Clearing up the confusion on copyright and ownership of models, equations, programs and publications.
The antecedent moisture model (AMM) has recently been placed in the public domain. What does that really mean? What rights do you have to use the AMM, and how does that relate to the copyrights that are referenced in the learning library, the AMM papers and the master companion spreadsheet? And how does all of that relate to the licensing and use of the AMM tools in the H2Ometrics platform? These and other items are covered in this article.
Starting with some basic definitions to get us all on the same page about the terms that are used in this article.
- Copyright – According to Wikipedia, copyright is a type of intellectual property that gives its owner the exclusive right to make copies of a creative work, usually for a limited time.
- Public Domain – according to Wikipedia, the public domain consists of all the creative work to which no exclusive intellectual property rights apply. Those rights may have expired, been forfeited, expressly waived, or may be inapplicable.
- Open Source – According to Wikipedia, open source is source code that is made freely available for possible modification and redistribution. Open source refers to computer code that can be used by anyone.
- Proprietary – Refers to the ownership rights of tangible or intellectual property. In the case of software, this refers to programs that are not in the public domain, and are commercially available via purchase or subscription, like Microsoft Windows, Zoom or H2Ometrics.
- Trade Secret – According to Wikipedia, trade secrets are a type of intellectual property that comprise formulas, practices, processes, designs, instruments, patterns, or compilations of information that have inherent economic value because they are not generally known or readily ascertainable by others
- Models – A model is an equation or a series of equations that can be used to compute a prediction of a system output from a system input. Models are mathematical algorithms. Legally, mathematical equations cannot be copyrighted.
- Programs – A program is a collection of computer code that is designed to perform some useful function on a computer. This is also known as software. A program might be public domain software, like EPA-SWMW, or it might be proprietary like H2Ometrics.
Many people use the terms “program” and “model” interchangeably, like “the SWMM model”. However, this can be confusing when discussing copyright and ownership rights, as the underlying model (i.e. the equations) and the software program might have different copyright, ownership and use restrictions. Programs and models are different.
AMM in the Public Domain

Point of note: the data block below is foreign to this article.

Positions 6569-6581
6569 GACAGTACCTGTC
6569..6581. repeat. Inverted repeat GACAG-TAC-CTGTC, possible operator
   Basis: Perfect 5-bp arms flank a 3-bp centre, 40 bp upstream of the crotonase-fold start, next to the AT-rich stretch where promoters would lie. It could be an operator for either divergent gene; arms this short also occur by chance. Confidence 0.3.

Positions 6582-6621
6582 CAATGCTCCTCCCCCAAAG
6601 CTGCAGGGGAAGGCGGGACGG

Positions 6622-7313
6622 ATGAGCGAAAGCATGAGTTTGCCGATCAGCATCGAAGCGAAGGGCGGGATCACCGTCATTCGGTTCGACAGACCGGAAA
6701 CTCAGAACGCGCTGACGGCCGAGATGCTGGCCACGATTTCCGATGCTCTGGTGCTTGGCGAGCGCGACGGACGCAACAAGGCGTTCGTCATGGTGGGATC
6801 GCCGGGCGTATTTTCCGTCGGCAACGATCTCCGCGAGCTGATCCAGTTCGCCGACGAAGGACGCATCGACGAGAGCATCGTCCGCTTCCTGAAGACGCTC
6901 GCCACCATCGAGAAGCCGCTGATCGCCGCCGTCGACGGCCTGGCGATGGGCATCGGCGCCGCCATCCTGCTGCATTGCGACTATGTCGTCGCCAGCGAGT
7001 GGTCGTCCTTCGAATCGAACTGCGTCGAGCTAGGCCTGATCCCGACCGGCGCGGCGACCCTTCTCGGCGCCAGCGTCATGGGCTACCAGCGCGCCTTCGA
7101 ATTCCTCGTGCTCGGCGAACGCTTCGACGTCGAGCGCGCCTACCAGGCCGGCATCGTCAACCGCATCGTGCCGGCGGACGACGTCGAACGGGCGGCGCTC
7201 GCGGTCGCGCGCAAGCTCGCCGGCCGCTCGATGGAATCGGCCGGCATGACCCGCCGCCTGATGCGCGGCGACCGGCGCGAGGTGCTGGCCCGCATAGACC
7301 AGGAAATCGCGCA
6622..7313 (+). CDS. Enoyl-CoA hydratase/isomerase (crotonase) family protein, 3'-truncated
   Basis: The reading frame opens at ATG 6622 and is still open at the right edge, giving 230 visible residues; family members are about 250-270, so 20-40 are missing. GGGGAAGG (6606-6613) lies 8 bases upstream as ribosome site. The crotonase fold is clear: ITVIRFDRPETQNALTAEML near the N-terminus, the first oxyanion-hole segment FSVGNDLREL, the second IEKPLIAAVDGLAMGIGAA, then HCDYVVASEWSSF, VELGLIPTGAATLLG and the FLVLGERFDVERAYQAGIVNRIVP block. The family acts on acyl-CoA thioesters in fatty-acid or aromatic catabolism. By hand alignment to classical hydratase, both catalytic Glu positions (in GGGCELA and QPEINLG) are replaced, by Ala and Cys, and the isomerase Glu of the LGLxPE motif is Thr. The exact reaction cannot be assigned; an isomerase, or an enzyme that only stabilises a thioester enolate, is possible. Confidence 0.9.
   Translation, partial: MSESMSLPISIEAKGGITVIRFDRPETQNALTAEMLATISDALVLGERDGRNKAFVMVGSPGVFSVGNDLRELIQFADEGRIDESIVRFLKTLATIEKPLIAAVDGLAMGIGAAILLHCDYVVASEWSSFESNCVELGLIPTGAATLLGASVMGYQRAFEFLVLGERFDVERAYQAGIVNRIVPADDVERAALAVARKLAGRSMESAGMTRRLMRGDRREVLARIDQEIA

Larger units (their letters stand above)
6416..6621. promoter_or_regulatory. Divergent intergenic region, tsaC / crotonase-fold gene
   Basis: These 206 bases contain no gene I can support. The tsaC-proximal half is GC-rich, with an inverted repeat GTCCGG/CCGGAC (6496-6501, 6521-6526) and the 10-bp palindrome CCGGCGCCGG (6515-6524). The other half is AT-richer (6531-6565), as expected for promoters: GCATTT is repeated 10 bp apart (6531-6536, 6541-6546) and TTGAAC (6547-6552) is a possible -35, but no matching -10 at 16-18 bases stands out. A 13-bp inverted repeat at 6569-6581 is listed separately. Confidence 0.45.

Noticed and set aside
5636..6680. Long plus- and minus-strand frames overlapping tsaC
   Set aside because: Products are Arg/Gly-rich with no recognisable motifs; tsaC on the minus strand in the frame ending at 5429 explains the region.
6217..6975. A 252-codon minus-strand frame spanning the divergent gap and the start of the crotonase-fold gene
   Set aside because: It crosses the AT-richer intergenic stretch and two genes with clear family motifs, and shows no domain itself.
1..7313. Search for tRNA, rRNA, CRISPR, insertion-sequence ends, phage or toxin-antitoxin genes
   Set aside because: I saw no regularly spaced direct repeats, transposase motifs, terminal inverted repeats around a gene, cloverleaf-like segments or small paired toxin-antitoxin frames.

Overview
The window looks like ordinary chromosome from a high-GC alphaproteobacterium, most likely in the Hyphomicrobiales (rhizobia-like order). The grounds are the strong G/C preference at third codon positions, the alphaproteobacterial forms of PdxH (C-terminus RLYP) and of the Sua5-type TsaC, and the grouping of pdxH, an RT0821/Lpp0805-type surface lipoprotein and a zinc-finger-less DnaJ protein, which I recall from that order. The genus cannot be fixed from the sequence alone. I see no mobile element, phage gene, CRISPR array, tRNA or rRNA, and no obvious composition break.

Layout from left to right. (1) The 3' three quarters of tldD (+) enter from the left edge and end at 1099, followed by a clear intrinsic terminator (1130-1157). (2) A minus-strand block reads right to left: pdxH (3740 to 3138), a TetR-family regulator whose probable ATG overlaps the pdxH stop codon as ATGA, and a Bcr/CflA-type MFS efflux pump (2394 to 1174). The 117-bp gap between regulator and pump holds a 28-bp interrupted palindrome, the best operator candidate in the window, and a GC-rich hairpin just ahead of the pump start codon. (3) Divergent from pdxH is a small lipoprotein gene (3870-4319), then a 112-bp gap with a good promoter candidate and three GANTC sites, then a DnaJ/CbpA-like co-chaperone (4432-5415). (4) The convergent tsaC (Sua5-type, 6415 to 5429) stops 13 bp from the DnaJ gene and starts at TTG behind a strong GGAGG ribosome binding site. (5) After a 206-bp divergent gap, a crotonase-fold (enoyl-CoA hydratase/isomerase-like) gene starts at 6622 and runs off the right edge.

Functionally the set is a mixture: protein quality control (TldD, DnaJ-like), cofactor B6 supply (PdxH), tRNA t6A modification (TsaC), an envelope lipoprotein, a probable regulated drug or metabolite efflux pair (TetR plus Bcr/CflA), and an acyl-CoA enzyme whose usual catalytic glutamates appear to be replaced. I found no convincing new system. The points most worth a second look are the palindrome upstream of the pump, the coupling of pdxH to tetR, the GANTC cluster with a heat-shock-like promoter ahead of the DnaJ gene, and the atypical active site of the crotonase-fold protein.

In the publications of the AMM, it is stated that the AMM is in the public domain. So what does that mean? We have published papers that contain the model equations, model process and methodology (i.e. steps to go through to build a model). This information is in the public domain, meaning that neither H2Ometrics, nor the developers of the equations, nor anyone else has any intellectual property rights to these items. The reason for this is that ideas, methods, equations, and mathematical formulas cannot be protected by copyright according to U.S. law. Prior to the publications of these items in 2020, they were held as trade secrets by H2Ometrics. H2Ometrics had exclusive use of the equations, because they were a secret. Now that they have been published, and because the equations and model process cannot be copyrighted, anyone is free to use them. They are in the public domain. Just like the Pythagorean theorem is in the public domain. You can freely use it because no one holds any copyrights to it, because formulas and equations cannot be copyrighted.
What is not in the Public Domain?
The publications themselves, i.e. the papers, publications, blog posts, images, companion spreadsheet, etc., are all protected by various copyrights. Some of these copyrights are held by H2Ometrics and some are held by the organizations who published the papers (like WEF or the Journal of Water Management Modeling). A lot of time and energy went into writing these papers and publications. Both the author of the publications and the publishers desire to retain copyrights so that they have exclusive rights to publish the work. There is great time and expense taken to develop a paper and publish it, and so the authors and publishers would prefer that others cannot copy this work and present it as their own. That is why these works are copyrighted.
How does this relate to the H2Ometrics Platform?